In our ongoing, semi-weekly look at establishment and employee counts of graphic arts businesses, we have turned to packaging/paper converting establishments. In 2010, there were 825 establishments in NAICS 32222 (Paper Bag and Coated and Treated Paper Manufacturing), but by 2018, that number had declined to 725, despite a shooting up to 858 establishments in 2012.

The Bureau of the Census definition for this business classification:

This industry comprises establishments primarily engaged in one or more of the following: (1) cutting and coating paper and paperboard; (2) cutting and laminating paper, paperboard, and other flexible materials (except plastics film to plastics film); (3) manufacturing bags, multiwall bags, sacks of paper, metal foil, coated paper, laminates, or coated combinations of paper and foil with plastics film; (4) manufacturing laminated aluminum and other converted metal foils from purchased foils; and (5) surface coating paper or paperboard.

At the time, “paper vs. plastic” considerations anecdotally worked in paper bags’ favor, more and more municipalities had been banning or adding surcharges to plastic bags, and paper bags are easily recycled. At the same time, the growth and popularity of reusable bags have been making this conversation moot. (Remember, this was long pre-COVID.) Trends in retail can trickle down to affect bag demand, and there is still demand for niche/boutique bags. Digital printing can eliminate the “blank bag,” and laminates and other types of coatings—plastics, foils, embellishments, etc.—increase strength, aesthetic appeal, etc., but may adversely impact recyclability.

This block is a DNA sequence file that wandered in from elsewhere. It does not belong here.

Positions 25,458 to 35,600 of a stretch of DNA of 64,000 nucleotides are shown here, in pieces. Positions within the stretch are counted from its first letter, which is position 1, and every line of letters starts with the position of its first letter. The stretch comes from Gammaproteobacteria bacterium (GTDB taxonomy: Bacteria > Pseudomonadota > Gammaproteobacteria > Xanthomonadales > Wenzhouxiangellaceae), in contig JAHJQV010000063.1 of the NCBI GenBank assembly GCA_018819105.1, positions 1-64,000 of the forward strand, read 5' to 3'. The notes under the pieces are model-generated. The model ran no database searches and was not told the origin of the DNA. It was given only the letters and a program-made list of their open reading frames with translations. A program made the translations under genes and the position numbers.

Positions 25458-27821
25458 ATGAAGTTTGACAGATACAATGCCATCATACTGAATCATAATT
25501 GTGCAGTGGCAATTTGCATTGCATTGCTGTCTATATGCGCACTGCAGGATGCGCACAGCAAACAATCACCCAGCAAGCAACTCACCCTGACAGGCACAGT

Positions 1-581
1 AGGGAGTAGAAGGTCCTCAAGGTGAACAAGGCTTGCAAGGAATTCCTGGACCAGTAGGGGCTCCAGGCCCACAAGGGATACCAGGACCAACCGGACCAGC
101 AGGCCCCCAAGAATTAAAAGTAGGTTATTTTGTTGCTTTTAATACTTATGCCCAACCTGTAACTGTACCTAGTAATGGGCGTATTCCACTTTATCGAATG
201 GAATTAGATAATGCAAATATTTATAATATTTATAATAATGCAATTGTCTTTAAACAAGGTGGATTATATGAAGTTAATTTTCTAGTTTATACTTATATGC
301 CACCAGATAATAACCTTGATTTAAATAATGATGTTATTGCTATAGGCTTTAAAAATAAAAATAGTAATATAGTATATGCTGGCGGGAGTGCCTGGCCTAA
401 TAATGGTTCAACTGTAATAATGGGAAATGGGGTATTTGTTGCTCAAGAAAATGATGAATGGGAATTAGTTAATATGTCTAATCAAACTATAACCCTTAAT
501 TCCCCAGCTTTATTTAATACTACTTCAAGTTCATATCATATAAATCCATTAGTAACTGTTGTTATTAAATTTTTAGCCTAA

This four-digit NAICS comprises a variety of different converted packaging types, and over the next few weeks, we will be looking at them in turn, including:

  • 322219 Other Paperboard Container Manufacturing
  • 32223 Stationery Product Manufacturing

These counts are based on data from the Census Bureau’s County Business Patterns. Every other week, we update these data series with the latest figures. Census Bureau reports include other data, as well, such as number of employees, payroll, etc. These counts are broken down by publishing business classification (based on NAICS, the North American Industrial Classification System).

These data, and the overarching year-to-year trends, like other demographic data, can be used not only for business planning and forecasting, but also sales and marketing resource allocation.

Over time, we will be adding additional data from County Business Patterns, such as number of employees, payroll, and similar information for additional business classification of relevance to the graphic communications industry.

This Macro Moment

It’s been a while since we checked in with unemployment claims. Yesterday, the Department of Labor reported:

In the week ending November 14, the advance figure for seasonally adjusted initial claims was 742,000, an increase of 31,000 from the previous week's revised level. The previous week's level was revised up by 2,000 from 709,000 to 711,000. The 4-week moving average was 742,000, a decrease of 13,750 from the previous week's revised average. The previous week's average was revised up by 500 from 755,250 to 755,750.

Well, it’s below one million, if that’s our new benchmark. By the way, the number above does not include the 320,237 initial claims for Pandemic Unemployment Assistance (PUA)—which itself was up from 296,374 the previous week. On the “plus” side, continued unemployment claims for the week of November 7 (continued claims lag initial claims) decreased to 6,372,000 (seasonally adjusted) from 6,801,000 the week before. 

Meanwhile, we hit s grim landmark with 250,000 COVID deaths and new record high infection rates every day. It’s going to be a long winter.